How Much Will Obamacare Cost Me?

The 5 Factors That Predict How Much Obamacare Will Cost You

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Obamacare costs depends on your personal situation. Photo: Image Source/Getty Images

How much Obamacare costs you depends on five factors: your age, income, family size, location and the type of plan you choose.  That's because the Patient Protection and Affordable Care Act provides subsidies for middle-income families and small businesses. It also expands free Medicaid for low-income households. It taxes higher-income families, businesses that don't provide health benefits, and people who don't sign up for insurance (unless they are exempt).

First, your cost depends on the plan category you choose. All health insurance plans fall into one of four categories. They all offer the same ten essential health benefits. The four categories are:

  1. Bronze - Has the lowest premiums, but only pays 60% of your healthcare costs. Pick this plan if you don't expect a lot of medical bills.
  2. Silver - Pays 70% of your covered medical costs, but the premiums are higher than the Bronze plan. 
  3. Gold - Pays 80% of your costs, with higher premiums than the Silver plan.
  4. Platinum - Pays 90% of your costs, but has the highest monthly premiums. It will make sense to pick this plan if you have a chronic health condition.

The plans in each category allow you to compare monthly premiums, deductibles, copays and annual out-of-pocket maximums. That's where it gets tricky. Even within the same category, the plan with the lowest premium may have the highest deductible.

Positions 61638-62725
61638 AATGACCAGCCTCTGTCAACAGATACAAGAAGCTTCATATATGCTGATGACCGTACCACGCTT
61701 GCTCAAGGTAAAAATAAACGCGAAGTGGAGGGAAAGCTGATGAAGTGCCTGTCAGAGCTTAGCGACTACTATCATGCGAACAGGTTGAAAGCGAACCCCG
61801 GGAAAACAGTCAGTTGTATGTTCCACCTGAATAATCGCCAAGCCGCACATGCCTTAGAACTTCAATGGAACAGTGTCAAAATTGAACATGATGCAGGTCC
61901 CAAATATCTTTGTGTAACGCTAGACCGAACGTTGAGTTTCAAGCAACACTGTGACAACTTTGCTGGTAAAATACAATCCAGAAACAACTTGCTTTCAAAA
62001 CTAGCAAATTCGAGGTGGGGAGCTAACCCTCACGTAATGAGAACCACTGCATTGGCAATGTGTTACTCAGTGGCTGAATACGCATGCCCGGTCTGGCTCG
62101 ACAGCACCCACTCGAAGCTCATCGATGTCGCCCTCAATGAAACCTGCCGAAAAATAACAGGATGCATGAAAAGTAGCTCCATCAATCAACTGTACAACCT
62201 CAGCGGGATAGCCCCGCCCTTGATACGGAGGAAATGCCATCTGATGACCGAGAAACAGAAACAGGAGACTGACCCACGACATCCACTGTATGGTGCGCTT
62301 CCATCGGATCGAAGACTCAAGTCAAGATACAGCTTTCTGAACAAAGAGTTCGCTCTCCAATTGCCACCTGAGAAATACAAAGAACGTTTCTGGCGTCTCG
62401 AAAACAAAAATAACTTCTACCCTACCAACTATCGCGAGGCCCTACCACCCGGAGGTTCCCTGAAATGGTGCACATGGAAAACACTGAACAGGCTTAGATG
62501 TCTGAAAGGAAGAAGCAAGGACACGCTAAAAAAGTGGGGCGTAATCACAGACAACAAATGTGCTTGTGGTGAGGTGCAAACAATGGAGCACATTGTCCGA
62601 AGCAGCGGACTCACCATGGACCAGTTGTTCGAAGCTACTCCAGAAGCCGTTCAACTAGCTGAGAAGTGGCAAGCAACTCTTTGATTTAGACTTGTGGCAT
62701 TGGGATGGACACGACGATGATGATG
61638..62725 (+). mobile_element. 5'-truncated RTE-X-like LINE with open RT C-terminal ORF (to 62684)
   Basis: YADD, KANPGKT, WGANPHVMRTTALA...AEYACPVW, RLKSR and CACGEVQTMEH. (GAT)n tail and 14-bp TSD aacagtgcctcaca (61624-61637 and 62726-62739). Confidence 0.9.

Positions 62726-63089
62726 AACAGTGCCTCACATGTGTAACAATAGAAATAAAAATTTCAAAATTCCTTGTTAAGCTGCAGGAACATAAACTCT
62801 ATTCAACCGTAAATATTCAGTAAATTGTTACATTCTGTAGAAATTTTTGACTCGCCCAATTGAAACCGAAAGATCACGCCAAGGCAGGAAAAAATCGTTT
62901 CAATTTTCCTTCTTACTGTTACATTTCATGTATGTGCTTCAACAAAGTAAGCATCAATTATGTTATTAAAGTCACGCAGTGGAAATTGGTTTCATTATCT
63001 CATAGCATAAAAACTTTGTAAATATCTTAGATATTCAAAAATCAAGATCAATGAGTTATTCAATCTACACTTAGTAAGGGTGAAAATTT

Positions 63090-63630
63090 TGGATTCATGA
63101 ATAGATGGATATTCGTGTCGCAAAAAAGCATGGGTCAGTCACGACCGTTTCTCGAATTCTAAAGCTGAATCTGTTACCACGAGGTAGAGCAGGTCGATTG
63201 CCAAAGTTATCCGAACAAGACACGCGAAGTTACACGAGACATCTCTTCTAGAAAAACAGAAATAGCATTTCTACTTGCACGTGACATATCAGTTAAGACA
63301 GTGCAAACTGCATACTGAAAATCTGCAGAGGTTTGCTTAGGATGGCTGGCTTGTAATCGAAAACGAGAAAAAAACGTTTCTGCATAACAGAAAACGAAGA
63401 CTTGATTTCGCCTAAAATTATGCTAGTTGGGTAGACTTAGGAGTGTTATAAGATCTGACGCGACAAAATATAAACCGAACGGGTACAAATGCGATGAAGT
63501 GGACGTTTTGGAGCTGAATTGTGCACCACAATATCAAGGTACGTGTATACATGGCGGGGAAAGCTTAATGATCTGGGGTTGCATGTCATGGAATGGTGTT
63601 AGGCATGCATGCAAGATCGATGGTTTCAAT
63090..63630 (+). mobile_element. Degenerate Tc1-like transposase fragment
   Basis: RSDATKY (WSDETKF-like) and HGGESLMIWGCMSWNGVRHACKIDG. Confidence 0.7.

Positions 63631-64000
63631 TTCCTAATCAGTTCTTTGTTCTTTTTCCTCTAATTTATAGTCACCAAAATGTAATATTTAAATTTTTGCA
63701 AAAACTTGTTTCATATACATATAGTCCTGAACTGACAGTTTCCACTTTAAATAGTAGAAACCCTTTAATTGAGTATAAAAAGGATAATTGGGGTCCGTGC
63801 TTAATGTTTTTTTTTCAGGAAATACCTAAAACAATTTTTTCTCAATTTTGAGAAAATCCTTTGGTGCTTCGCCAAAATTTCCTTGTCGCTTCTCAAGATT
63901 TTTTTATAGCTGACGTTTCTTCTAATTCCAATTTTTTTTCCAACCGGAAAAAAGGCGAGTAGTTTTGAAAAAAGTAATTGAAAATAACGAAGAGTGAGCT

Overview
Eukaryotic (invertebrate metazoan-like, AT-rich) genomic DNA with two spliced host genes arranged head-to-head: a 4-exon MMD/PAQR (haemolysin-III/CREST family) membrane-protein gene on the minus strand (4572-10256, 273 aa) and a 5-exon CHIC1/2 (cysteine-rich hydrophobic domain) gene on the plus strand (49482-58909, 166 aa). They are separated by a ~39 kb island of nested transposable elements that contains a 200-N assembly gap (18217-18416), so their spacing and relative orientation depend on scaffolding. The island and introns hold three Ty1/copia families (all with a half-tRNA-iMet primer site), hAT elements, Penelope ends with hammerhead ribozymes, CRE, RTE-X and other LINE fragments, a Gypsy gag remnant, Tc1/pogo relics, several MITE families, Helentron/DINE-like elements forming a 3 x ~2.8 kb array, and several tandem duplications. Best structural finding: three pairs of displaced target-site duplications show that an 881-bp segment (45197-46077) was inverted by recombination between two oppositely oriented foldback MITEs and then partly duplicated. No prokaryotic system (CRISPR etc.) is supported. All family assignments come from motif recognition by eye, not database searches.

Therefore, you might end up paying more for health costs if you get sick than a plan with a higher premium but lower deductible. Therefore, you've got to estimate how much actual health care costs will be, then determine the insurance plan that helps you cut the total cost the most.

Second, your costs depend on your age.

Health insurance companies are allowed to charge higher premiums for older people. However, companies can't charge more than three times the premium for younger people. 

Third is where you live. That's because the cost of living, including health care, is higher in some cities than in others.

Fourth and fifth are your income and family size. If you make 400% or less of the Federal poverty level (FPL), you will receive a subsidy. Here's basically how the subsidy works. Say you are a single person, and you earn $47,080 (that's 400% of the poverty level). Obamacare promises you won't pay more than $4,472 a year, or 9.5% of your income, for the second lowest Silver plan. Your subsidy is the cost of the plan, minus $4,472. So, if the plan is $5,000, your subsidy is $528.

What if you want a more expensive plan? Obamacare bases all subsidies on the cost of the second lowest Silver plan. Therefore, your subsidy is still $528 a year, which you can apply to any plan. You pay the difference. (Source: Kaiser Family Foundation, Health Insurance Subsidies)

Fortunately, the healthcare.gov figures all this out for you. It lets you choose whether you want your subsidy each month, or the end of the year as a tax break.

It even calculates the premium of the plan you choose based on your subsidy. 

How Much Will Obamacare Cost Me If...